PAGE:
Robert Gilman is an astrophysicist turned thinker. He founded The Context Institute with his wife in the 1970s, and has recently revitalised it. He calls himself a planetary midwife, aiming to ease the birthing of the new era of human culture, which has been on its way since the Renaissance.
Nature is raw, uncontrolled, pure creative chaos, bounded only by death.
Music is rarified, controlled, distilled creativity; it is the conscious combination of individual universal truths (harmonies and motifs) to form a pathway (as the music progresses and modulates) to a sort of transcendence.
The common musical structure of simple to complex and then back to simple is important because the ‘simple’ represents our human state and the ‘complex’ represents the transcendent state. The return to the simple brings us back into our selves before the piece ends.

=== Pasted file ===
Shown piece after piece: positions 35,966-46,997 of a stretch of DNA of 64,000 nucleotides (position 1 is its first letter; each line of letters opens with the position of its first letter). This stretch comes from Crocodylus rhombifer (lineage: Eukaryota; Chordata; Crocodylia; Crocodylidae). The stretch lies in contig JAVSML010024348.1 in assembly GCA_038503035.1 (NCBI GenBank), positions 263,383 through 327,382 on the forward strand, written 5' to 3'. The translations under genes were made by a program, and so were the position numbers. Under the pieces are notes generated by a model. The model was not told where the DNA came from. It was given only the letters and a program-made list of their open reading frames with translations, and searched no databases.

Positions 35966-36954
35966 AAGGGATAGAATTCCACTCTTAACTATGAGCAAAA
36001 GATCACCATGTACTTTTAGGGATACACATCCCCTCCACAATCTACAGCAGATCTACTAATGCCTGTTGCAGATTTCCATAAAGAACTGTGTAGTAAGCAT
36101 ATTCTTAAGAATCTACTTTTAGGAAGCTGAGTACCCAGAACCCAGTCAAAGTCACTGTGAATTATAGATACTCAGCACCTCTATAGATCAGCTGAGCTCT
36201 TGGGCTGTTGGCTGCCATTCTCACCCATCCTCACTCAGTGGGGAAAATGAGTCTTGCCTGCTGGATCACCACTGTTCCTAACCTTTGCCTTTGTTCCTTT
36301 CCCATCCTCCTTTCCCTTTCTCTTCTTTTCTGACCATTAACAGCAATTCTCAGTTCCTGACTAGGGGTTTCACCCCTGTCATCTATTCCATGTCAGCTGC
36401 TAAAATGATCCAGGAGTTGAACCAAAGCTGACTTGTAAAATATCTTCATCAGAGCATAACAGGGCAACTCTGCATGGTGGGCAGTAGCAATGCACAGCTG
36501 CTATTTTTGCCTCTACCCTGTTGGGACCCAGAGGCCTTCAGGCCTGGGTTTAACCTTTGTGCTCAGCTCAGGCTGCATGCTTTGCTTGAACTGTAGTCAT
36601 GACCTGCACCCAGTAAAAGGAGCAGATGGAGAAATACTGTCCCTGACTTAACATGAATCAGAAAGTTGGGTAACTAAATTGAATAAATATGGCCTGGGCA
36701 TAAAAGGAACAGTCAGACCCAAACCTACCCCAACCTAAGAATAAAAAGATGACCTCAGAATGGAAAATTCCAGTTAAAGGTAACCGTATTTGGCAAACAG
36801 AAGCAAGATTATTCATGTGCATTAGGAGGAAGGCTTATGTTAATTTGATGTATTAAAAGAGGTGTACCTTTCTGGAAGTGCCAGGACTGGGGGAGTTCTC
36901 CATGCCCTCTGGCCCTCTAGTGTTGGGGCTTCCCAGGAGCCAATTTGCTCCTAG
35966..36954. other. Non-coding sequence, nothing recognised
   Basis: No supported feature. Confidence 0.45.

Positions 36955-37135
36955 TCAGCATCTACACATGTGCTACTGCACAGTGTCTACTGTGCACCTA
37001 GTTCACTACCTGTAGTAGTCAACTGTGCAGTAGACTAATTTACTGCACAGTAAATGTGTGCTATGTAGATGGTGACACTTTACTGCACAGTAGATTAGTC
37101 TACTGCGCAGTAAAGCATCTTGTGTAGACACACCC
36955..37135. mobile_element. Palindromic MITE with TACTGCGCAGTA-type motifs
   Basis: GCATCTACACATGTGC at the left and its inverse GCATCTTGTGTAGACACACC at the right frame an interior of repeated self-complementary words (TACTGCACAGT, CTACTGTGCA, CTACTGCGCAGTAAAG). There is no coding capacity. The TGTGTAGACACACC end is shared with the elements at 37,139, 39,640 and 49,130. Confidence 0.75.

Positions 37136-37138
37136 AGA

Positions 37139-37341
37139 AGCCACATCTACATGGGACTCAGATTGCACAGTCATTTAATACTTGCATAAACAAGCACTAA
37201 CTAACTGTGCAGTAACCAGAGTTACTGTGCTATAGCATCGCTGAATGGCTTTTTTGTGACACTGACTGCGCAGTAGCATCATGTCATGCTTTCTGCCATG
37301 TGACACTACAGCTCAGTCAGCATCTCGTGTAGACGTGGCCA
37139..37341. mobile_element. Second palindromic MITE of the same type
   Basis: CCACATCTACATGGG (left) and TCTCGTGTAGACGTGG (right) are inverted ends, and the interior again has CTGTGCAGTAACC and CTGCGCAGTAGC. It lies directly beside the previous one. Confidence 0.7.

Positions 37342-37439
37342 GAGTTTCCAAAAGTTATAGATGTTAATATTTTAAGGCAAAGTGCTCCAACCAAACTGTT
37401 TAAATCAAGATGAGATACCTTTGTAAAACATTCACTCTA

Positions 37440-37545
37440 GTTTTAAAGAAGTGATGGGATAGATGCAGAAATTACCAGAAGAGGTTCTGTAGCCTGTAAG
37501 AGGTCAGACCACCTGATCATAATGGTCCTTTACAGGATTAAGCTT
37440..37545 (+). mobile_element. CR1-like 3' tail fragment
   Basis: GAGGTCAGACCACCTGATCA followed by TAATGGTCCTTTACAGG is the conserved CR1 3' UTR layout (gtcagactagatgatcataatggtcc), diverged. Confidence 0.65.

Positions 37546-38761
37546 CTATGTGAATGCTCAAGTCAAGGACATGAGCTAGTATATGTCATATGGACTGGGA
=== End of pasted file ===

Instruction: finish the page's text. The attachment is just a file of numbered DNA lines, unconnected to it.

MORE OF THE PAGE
The composer’s destination, and the listener’s goal, lies in the complexity of the piece and is a sort of immersion in, recognition of, and understanding of (perhaps achieved in that order) some aspect of the human experience, viewed with the clarity of the outside perspective of the transcendent state.
The composer leads us to understanding through the musical journey, the progression, development and modulation of themes, but the truths themselves are expressed through harmonies. A single chord carries deep meaning.
Harmony is a representation of truth, of celestial order, of God. Music is a distillation of the mortal human experience, the removal of nature’s chaos and death leaving only the eternal, and perhaps the most accessible pathway to the divine.